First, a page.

Opinion | Leadership curriculum should remove antisemitic book


Gwen Tucker, Staff Writer

When choosing classes for my junior year, I was excited to take Junior Leadership for PE. I wanted to be a part of a community that focused on helping others around the school and building a positive learning environment. After starting the class and beginning to read the Habitudes book, an element of the class’ core curriculum that is intended to teach leadership lessons to students, what I found was completely different. I stopped in my tracks when the very first chapter of the book said, and I quote, “History proves that Adolf Hitler was a great leader….”
As I read more of the book, I realized how this was not its only example of problematic language. The full quote reads, “About 100 years ago, a boy grew up in Europe… As a teen,… his parents never taught him right from wrong, so he began to come up with his own ideas and values… This boy grew up to be a man. The man became a leader. You know him as Adolf Hitler. History proves that Adolf Hitler was a great leader, but he wasn’t a good one… He sabotaged himself–but not until he had slaughtered six million people along the way.” This quote not only identifies Hitler as a “great leader” but diminishes the devastating impact he had. First, the author seems to use Hitler’s childhood as an excuse for his actions. Then, he frames the killing of six million people (he doesn’t even name the victims as Jewish, Romani, disabled and queer people) as secondary to his self-sabotage.
Later in the book, it says, “Nelson Mandela, former leader of South Africa, Truett Cathy, founder of Chick-fil-A restaurants, and Mother Teresa are respected … because people know them as leaders who live by certain values and won’t drift from them.”
By placing the values of Nelson Mandela and Truett Cathy side by side, it sends the message that they should both be viewed in a positive light. While Mandela fought tirelessly against racism and discrimination, Truett Cathy was blatantly homophobic by financing conversion therapy and anti-LGBTQ organizations. While one could technically say both of these figures follow their values, their values are drastically different and lead to hugely different outcomes in terms of justice and morality.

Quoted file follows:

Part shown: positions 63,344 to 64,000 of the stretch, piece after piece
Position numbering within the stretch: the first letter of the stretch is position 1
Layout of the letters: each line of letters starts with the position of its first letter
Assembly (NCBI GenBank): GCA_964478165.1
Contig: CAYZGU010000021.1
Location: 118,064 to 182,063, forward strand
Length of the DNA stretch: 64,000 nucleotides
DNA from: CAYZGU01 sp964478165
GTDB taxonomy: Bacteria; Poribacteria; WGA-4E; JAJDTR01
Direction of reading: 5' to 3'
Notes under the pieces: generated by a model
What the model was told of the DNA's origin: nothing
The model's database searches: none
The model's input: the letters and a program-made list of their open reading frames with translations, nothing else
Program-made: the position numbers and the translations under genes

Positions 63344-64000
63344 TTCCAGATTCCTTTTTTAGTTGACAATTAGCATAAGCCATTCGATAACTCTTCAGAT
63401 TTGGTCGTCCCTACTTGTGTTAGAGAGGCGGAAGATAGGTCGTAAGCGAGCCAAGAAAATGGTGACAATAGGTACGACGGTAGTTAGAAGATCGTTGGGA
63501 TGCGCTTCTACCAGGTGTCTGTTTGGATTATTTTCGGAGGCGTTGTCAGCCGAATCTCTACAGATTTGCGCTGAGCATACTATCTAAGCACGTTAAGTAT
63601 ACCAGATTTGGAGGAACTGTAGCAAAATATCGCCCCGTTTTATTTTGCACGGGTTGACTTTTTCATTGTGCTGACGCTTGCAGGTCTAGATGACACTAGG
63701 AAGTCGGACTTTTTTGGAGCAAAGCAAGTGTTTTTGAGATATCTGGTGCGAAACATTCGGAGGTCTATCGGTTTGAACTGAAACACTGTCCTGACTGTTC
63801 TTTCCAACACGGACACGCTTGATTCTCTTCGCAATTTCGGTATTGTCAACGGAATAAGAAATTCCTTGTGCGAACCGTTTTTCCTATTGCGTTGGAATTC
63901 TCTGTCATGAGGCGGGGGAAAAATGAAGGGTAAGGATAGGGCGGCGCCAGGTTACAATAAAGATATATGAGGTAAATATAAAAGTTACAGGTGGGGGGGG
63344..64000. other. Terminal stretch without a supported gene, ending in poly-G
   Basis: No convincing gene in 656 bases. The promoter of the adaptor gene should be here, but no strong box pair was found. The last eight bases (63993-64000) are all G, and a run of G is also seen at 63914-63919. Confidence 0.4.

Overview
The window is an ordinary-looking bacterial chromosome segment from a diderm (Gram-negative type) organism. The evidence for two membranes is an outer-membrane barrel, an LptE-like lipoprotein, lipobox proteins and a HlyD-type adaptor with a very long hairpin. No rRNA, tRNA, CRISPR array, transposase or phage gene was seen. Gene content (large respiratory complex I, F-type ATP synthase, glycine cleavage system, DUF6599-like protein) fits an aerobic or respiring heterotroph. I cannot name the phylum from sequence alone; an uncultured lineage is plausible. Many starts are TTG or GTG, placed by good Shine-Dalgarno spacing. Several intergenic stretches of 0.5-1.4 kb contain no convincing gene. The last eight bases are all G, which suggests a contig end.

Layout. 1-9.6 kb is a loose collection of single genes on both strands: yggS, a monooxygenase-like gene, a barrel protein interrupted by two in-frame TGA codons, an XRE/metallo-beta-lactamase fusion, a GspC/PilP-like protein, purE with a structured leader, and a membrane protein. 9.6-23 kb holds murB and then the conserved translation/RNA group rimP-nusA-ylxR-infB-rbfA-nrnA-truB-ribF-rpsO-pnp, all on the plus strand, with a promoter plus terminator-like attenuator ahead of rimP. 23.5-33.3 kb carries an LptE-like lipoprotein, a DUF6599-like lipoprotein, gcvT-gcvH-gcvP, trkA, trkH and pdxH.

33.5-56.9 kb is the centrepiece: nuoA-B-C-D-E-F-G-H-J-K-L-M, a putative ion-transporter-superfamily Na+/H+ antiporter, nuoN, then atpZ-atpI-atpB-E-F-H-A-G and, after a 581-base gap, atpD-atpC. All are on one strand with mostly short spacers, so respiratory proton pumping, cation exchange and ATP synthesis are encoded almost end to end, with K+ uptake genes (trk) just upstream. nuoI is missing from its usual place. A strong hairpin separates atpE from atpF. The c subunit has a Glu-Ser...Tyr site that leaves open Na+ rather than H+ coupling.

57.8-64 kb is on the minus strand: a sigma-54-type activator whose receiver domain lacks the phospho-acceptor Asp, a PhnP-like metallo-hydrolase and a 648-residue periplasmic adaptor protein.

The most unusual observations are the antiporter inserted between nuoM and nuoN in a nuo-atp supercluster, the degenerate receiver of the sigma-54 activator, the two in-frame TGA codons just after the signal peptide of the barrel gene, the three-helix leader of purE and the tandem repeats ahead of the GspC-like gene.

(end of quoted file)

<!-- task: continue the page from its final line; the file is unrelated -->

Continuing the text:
Because of these negative book references— and the pushback I got when I tried to speak up about them— I decided Senior Leadership wasn’t for me. When a friend texted me about another reference to Hitler in her Senior Leadership Habitudes book, I wasn’t immediately surprised, but what it said still shocked me: “Adolf Hitler… ended up committing suicide because he saw no other alternative. How sad.” I, for one, am not sad that Hitler committed suicide. I am sad, before he did so, millions of people lost their lives because of him. Not only was he an absolutely despicable person, but if he had continued to live, many more Jewish people, Romani people and other minorities who were victims of Nazis wouldn’t be alive today.
This dismissiveness of real oppression is not an isolated incident for Tim Elmore, the author of the Habitudes books used in Junior and Senior Leadership’s curriculum. It is a consistent pattern. In a list of 52 activities that Elmore believes grow leadership potential in children, he creates a game that can be played with kids out of Jewish children hiding in secret spaces during the Holocaust. Further, in a blog post on the Growing Leaders website, Elmore uses the Pittsburgh synagogue shooting, where Jewish people were slaughtered for existing, as an example of “high road leadership.” Additionally, Elmore’s other writings display consistent examples of homophobia and sexism. In a book about Generation Z, he diminishes queerness as “gender bending,” saying it becomes a problem when children encounter too many household chemicals that change their hormone levels. He says he is worried about young men losing their masculinity when they are taught by “misguided feminist educators.”
Habitudes is also an overtly Christian organization, which is inappropriate for a public school to use as curriculum. They state their mission as a “revolutionary youth ministry resource designed using the latest research, which can help you instill lasting values in your students.” While ETHS purchases the secularized versions of the books, Elmore still places his personal religious and moral beliefs in the forefront throughout.
After the results of the 2016 presidential election, District 202 Superintendent Eric Witherspoon said to the student body, “You attend a school where we not only respect differences, … we embrace… and value you as individual human beings. Never forget: you belong here at ETHS.” By continuing to support the Habitudes books, ETHS’ PE department is inadvertently sending the message that Jewish students, LGBTQ+ students and students of other marginalized identities are not valued, that our trauma is collateral damage to the benefit of our classmates’ learning. It is time for ETHS to choose another resource that truly teaches effective leadership rather than one that is blatantly antisemitic and homophobic.